“Every time it lapses, it is stressful for investors like us,” says Deepak. “Imagine, you are investing $500,000 or $900,000 now, and the US immigration agency puts the processing on hold every few months. It causes huge anxiety for us,” he explains.
This also adds to the already increasing wait times to get the Green Card, a situation made worse by COVID-19.
Deepak applied for EB-5 in 2017 and got his petition approved in 2020. His interview, the last step in the process, is yet to happen with consulates closed and many working at limited strength due to the pandemic. “If the programme is not renewed, though unlikely, all my investments would be reduced to naught,” he laments.
Ishaan Khanna, Director of Investor Relations, EB-5 United, a US firm that advises people on their EB-5 investment, explained, “Every year, existing investors face the anxiety of this programme being stopped and their immigration process being halted.” Khanna, an EB-5 investor himself, would know.
According to him, even a short term technical lapse in authorization of the programme could increase the expected wait time to immigrate to the US by many months.
Increasing wait times come with an additional risk. A longer wait time would mean that the well-to-do project you had invested in might go bust as you wait for the visa to be processed. Naturally, add investors, “eight years is a long time.”
Sharan* had invested in a hotel project in New York under EB-5 in 2018. When COVID-19 broke out, the hotel industry was one of the worst hit. “Though I am positive that things would be better in the coming months, ambiguity remains,” he added. This optimism does not discount the fact that the investment and Green Card are interconnected.
This also means that they not only lose the chance to get their Green Card, there is a possibility of losing the money as well. For new investors, who would need to pay $900,000, there is a lot at stake.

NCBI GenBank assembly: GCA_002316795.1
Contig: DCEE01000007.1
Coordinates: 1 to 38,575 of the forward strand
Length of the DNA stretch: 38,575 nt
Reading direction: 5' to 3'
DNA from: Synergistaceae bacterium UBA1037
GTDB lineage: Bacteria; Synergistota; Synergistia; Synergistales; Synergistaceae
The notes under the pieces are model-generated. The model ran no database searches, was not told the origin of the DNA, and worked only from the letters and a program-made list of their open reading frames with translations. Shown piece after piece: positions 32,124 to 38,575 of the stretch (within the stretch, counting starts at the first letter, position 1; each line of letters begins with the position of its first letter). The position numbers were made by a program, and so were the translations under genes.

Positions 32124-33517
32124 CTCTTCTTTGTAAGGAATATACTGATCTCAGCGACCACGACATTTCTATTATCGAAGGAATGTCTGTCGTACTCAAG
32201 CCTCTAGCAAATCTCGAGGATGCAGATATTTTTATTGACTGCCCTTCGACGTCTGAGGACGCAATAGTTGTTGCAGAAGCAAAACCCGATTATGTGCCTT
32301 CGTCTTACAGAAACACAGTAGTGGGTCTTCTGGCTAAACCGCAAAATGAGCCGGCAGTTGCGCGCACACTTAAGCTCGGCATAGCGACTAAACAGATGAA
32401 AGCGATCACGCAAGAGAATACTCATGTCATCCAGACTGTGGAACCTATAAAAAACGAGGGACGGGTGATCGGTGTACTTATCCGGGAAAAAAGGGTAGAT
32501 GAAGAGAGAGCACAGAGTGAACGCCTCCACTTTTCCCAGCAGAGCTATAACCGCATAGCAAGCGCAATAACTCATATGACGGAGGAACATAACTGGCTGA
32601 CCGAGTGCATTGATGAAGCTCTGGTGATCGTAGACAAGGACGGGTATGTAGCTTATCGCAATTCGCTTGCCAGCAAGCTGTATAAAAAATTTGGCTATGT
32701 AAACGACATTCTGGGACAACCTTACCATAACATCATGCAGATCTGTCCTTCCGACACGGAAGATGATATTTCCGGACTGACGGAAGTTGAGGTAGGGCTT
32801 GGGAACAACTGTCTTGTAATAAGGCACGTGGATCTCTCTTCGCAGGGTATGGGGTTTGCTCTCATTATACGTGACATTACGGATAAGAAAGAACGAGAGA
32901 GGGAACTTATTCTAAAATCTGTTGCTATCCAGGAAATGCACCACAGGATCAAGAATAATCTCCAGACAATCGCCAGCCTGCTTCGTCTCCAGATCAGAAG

What happens now?
Lee, the investment immigration lawyer quoted earlier, lays out three possible scenarios.
- Bill gets approved before June 30 for five years
- Authorized for a shorter period for few months
- RC bill lapses
While the first scenario is ideal, there are possibilities that the bill could lapse or again be authorised for a shorter period of time. Deepak points out that the bill was just introduced and there is no surety on how long the process takes. That makes lapsing a possible scenario.
But if this bill does not pass before June 30, those in line to get the visa will be impacted as their wait times would further increase.
According to Khanna, if the bill is not prioritized, the country will fail to attract more investors. This would be an economic loss for the US. According to the Invest in the USA report, the programme generated $10.98 billion in capital investment and 3.5 lakh jobs between FY14 and FY15, which is the latest data available. These investments accounted for about two percent of the total foreign direct investment inflows.
“It is no secret that the number of incoming EB-5 investors has declined substantially since 2019 and it will continue to do so if the industry does not come together to advocate for a long term and stable immigration by investment programme,” he added. Sadly, it would also imply that the mighty Green Card will be losing some of its lure.*names changed to protect identity